• minimal, crisp, geometric, thin-lined, pale, wispy art doesn’t cover or hide scars. if your goal is to camouflage the scars, we will likely end up doing painterly, saturated, textured organic shapes of some kind. branches, trees, flowers, plants, animals. things that have volume and texture. if your goal is NOT to hide or cover the scars, let me know, so that we can work out what you do want to do.
  • scars that are fresh, still healing, or very livid usually don’t take ink very well. usually, moisturizing often with vitamin e and/or a good scar reducing lotion for a few months will fix this. this is yet another reason to stop harming the skin in the area you want tattooed and the surrounding area. we need to give your cell walls a chance to regenerate, to hold the ink in.
  • don’t be afraid to email me or contact me EVEN IF you aren’t coming to me for the tattoo. I’ve been through some shit and I know how intimidating it can be to walk in to strangers and talk about this stuff. I can always answer questions, possibly suggest understanding artists in your area, or even just listen. I think everyone deserves a good experience when getting tattooed, and I’m here for that if you need it.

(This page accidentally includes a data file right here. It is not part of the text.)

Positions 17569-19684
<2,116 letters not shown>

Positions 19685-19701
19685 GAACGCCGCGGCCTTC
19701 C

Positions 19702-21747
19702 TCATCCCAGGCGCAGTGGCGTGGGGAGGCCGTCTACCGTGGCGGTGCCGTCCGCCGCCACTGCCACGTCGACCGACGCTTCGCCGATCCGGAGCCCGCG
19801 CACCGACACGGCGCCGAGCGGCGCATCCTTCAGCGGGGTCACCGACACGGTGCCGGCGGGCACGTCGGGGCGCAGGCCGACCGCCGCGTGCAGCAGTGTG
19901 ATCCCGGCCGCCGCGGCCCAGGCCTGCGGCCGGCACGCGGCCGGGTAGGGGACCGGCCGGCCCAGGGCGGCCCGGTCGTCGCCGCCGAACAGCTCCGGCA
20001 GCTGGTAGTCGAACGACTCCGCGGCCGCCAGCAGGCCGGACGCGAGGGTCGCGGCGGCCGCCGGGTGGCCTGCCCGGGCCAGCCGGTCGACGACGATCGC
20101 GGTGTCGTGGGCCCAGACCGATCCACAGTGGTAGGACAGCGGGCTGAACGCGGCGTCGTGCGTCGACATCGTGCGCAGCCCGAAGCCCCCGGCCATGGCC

• you’re likely to get an endorphin high during or after the tattoo, similar to what you’d get from shallow cuts or abrasions. getting heavily tattooed was part of how I broke my cycle of self harm- I realized I could get that sensation in other ways. it’s almost the same chemicals released as a “runner’s high”- so just speaking from personal experience, running and getting tattooed are both good ways to get that little kick, without doing more damage.
  • come prepared to comfort yourself. your favorite blanket, pillow, headphones, dress in comfy clothes. self-soothing is totally welcomed in my space, I will never mock you for making sure you’re comfortable and feeling safe. bring a snack as well, or something you like to munch or drink (no booze!) you can bring a friend or come alone- whatever makes you feel safer.

 

yes, that's me

me getting my upper arms worked on.

if you need further information, email me, or, preferably, comment below. I’ll try to answer any comments I get here as quickly as I can.

 

it goes without saying that SH/SI is dangerous and you shouldn’t do it. we all know that. but I know, and you know, that sometimes it’s a thing we do to cope, and we can’t just stop until you find better ways to cope with all the bullshit life throws at us. I hope we all find better ways to cope, I hope everyone reading this is able to find things that help. I did-and if I can do a thing I am damn sure that you can do the thing.

I understand that it takes time and work so again-don’t feel ashamed. It’s just a thing some of us do. Be as safe as you can be.

 

(sterile saline wound wash, steri-strips, and clean hands help a lot)

 

xox

 

 

 

you just found the perfect tattoo idea online.

listen to me.

if you see tattoos and artwork online that you really like and would like to have tattooed on you, that’s totally a good thing. the next step is not to copy that thing exactly, but to find a tattoo artist whose work you like, bring them that thing, and say “I want something like this, and I like this piece because (reason you really like that idea)”